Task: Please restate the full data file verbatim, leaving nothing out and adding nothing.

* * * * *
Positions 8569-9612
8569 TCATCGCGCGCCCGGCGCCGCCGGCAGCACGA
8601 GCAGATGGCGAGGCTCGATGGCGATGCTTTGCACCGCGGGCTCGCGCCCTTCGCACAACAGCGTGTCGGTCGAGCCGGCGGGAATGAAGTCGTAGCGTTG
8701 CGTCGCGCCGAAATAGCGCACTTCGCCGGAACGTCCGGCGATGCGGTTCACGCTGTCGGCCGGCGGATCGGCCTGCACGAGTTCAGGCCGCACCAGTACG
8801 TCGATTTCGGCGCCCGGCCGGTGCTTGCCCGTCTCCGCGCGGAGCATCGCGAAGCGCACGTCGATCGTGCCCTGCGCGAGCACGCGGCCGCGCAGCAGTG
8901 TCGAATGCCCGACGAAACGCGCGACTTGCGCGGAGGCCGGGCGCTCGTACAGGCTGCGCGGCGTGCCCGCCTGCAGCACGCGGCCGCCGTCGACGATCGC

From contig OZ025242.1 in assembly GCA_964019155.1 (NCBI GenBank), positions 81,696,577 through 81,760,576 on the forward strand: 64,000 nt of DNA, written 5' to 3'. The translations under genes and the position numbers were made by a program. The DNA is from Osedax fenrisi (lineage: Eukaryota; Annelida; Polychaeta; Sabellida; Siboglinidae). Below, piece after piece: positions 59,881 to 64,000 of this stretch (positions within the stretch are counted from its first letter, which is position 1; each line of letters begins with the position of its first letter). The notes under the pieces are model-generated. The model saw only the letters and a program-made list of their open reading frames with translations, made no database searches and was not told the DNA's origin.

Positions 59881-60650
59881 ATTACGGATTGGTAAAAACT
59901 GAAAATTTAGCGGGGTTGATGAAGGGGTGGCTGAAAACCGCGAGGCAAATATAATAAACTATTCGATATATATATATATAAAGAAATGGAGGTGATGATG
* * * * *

Positions 8569-9612
8569 TCATCGCGCGCCCGGCGCCGCCGGCAGCACGA
8601 GCAGATGGCGAGGCTCGATGGCGATGCTTTGCACCGCGGGCTCGCGCCCTTCGCACAACAGCGTGTCGGTCGAGCCGGCGGGAATGAAGTCGTAGCGTTG
8701 CGTCGCGCCGAAATAGCGCACTTCGCCGGAACGTCCGGCGATGCGGTTCACGCTGTCGGCCGGCGGATCGGCCTGCACGAGTTCAGGCCGCACCAGTACG
8801 TCGATTTCGGCGCCCGGCCGGTGCTTGCCCGTCTCCGCGCGGAGCATCGCGAAGCGCACGTCGATCGTGCCCTGCGCGAGCACGCGGCCGCGCAGCAGTG
8901 TCGAATGCCCGACGAAACGCGCGACTTGCGCGGAGGCCGGGCGCTCGTACAGGCTGCGCGGCGTGCCCGCCTGCAGCACGCGGCCGCCGTCGACGATCGC

From contig OZ025242.1 in assembly GCA_964019155.1 (NCBI GenBank), positions 81,696,577 through 81,760,576 on the forward strand: 64,000 nt of DNA, written 5' to 3'. The translations under genes and the position numbers were made by a program. The DNA is from Osedax fenrisi (lineage: Eukaryota; Annelida; Polychaeta; Sabellida; Siboglinidae). Below, piece after piece: positions 59,881 to 64,000 of this stretch (positions within the stretch are counted from its first letter, which is position 1; each line of letters begins with the position of its first letter). The notes under the pieces are model-generated. The model saw only the letters and a program-made list of their open reading frames with translations, made no database searches and was not told the DNA's origin.

Positions 59881-60650
59881 ATTACGGATTGGTAAAAACT
59901 GAAAATTTAGCGGGGTTGATGAAGGGGTGGCTGAAAACCGCGAGGCAAATATAATAAACTATTCGATATATATATATATAAAGAAATGGAGGTGATGATG